Sunday, December 26, 2004

Arrival in Malabo

December 26, 2004
Malabo, Equatorial Guinea
N 3.74647° E 8.77472 Elevation 126 feet. Temp: 86° F

Our group arrived in Malabo this afternoon, safe and sound, though a little weary from more than 24 hours of continuous travel. I am a little sleep-deprived after two six-hour flights on crowded planes, where I unfortunately sat in front of passengers who could not keep their feet off the back of my seat.

The Malabo airport is new and modern, thanks to the oil income that has been flowing into this tiny nation for the last decade. But the airport officials still follow Africa’s old rules. The customs agents at the airport took a dislike to the camouflage gaiters that an Arcadia student brought in -- the expedition leaders had warned us to avoid anything with a military appearance. After a coup attempt earlier this year, the government is suspicious of anything that might be used to topple the president, even a pair of cammy spats. The student was taken in for questioning, along with Gail W. Hearn, the Arcadia professor who is leading the expedition. They were released a short while later, although the agents kept one of the expedition’s satellite telephones for reasons that are not entirely clear. The expedition’s local friends seem to think they will get the equipment returned without difficulty. This is a pretty normal reception in a place like Equatorial Guinea.

Barbara, the photographer, and I got through customs without too much hassle – I think the agents were bored with our group by the time we slogged through. We certainly carried enough stuff to cause alarm, but the agent just shrugged at the items we had containing our satellite telephone and Barbara’s extensive camera collection.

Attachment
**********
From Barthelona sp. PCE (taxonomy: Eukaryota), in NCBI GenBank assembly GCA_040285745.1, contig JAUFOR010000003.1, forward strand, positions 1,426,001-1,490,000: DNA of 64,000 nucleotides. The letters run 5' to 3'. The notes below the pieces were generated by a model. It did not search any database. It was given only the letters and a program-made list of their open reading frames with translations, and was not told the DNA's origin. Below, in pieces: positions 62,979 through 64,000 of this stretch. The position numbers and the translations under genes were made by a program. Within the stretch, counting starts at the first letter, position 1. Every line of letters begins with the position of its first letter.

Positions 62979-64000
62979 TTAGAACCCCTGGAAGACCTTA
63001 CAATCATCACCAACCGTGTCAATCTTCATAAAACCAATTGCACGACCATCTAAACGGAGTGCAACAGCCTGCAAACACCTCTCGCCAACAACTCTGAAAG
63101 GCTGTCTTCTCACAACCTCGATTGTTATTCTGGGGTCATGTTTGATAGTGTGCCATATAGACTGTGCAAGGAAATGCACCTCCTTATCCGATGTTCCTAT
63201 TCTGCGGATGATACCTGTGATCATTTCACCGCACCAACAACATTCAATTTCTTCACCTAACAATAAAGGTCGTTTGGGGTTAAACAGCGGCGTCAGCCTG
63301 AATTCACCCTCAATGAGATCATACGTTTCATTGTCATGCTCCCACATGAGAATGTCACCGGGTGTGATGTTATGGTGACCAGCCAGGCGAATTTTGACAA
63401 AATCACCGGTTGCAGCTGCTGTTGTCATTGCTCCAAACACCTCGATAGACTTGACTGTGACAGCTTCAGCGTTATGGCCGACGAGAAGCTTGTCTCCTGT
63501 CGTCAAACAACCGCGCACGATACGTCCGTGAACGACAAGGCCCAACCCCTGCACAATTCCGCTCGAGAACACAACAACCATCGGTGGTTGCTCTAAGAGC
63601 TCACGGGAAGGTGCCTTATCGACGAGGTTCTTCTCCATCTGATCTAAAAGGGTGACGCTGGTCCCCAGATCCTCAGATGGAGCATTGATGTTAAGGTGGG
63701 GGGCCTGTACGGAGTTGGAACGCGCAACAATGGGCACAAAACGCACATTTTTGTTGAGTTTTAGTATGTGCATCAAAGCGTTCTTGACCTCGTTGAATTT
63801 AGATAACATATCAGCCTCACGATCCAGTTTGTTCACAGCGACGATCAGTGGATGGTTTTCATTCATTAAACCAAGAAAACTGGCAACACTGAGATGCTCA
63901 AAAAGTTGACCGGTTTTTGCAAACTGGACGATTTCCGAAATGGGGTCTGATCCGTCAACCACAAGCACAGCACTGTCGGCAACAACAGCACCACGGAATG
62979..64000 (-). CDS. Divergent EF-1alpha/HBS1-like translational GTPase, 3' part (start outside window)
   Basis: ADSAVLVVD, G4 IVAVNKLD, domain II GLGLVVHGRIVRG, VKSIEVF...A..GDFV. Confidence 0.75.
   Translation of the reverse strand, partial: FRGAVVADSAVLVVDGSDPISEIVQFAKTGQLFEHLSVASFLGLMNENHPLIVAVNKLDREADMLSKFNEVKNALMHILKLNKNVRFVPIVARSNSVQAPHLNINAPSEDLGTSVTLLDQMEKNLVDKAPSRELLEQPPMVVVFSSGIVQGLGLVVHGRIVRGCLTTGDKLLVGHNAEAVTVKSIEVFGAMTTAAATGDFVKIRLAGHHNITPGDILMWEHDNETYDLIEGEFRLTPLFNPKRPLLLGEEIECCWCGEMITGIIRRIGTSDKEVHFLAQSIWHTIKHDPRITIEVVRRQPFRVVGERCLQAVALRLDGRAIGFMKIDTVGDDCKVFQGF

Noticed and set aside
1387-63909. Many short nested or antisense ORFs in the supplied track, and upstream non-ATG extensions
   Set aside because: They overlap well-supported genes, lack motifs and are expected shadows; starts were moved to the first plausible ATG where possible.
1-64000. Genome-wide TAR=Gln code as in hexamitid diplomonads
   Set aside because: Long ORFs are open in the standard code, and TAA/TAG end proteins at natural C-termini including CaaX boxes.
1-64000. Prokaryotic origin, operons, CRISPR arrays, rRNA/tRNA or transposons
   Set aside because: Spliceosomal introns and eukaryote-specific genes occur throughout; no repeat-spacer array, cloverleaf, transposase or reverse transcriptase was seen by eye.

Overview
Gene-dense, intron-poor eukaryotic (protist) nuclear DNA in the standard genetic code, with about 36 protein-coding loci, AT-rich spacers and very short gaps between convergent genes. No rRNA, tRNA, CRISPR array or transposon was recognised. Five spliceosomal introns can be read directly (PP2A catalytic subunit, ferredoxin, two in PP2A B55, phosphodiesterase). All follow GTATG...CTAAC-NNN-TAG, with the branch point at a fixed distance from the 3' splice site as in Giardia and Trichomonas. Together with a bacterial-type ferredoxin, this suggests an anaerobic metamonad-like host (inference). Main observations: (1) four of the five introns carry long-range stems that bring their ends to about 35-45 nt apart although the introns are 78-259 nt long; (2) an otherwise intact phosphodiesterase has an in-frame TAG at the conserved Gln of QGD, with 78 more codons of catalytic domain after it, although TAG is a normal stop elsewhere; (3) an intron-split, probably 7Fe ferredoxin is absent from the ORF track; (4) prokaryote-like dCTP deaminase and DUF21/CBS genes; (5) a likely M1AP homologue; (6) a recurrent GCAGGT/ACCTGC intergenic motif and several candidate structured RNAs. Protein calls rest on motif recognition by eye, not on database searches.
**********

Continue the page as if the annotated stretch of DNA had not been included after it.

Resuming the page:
We’re setting up tents on the lawn of one of the oil companies that is working in Equatorial Guinea, ExxonMobil, whose local subsidiary provides support to the Arcadia expedition. We will be treated to oil company food and access to their showers until Wednesday, when a boat has been arranged to take us to the southern end of Bioko island, where our expedition will venture into really wild country. The boat is also being provided by an oil company, Amerada Hess. The Arcadia people seemed to have established conducive relations here with people who can get things done.

It is very muggy in Equatorial Guinea, quite a shock to my system after Philadelphia, where I took a walk yesterday morning at daybreak and the temperature measured 16 degrees. There is so much humidity here that the air-conditioning system in the plane began to spew out fog as soon as the aircraft hit the ground – a strange disco effect to disembarking.

I’ve talked my way into an office at the National University of Equatorial Guinea where I’ve connected to the Internet. The Arcadia folks, funded by a grant from an oil company, set up the Internet connection here.
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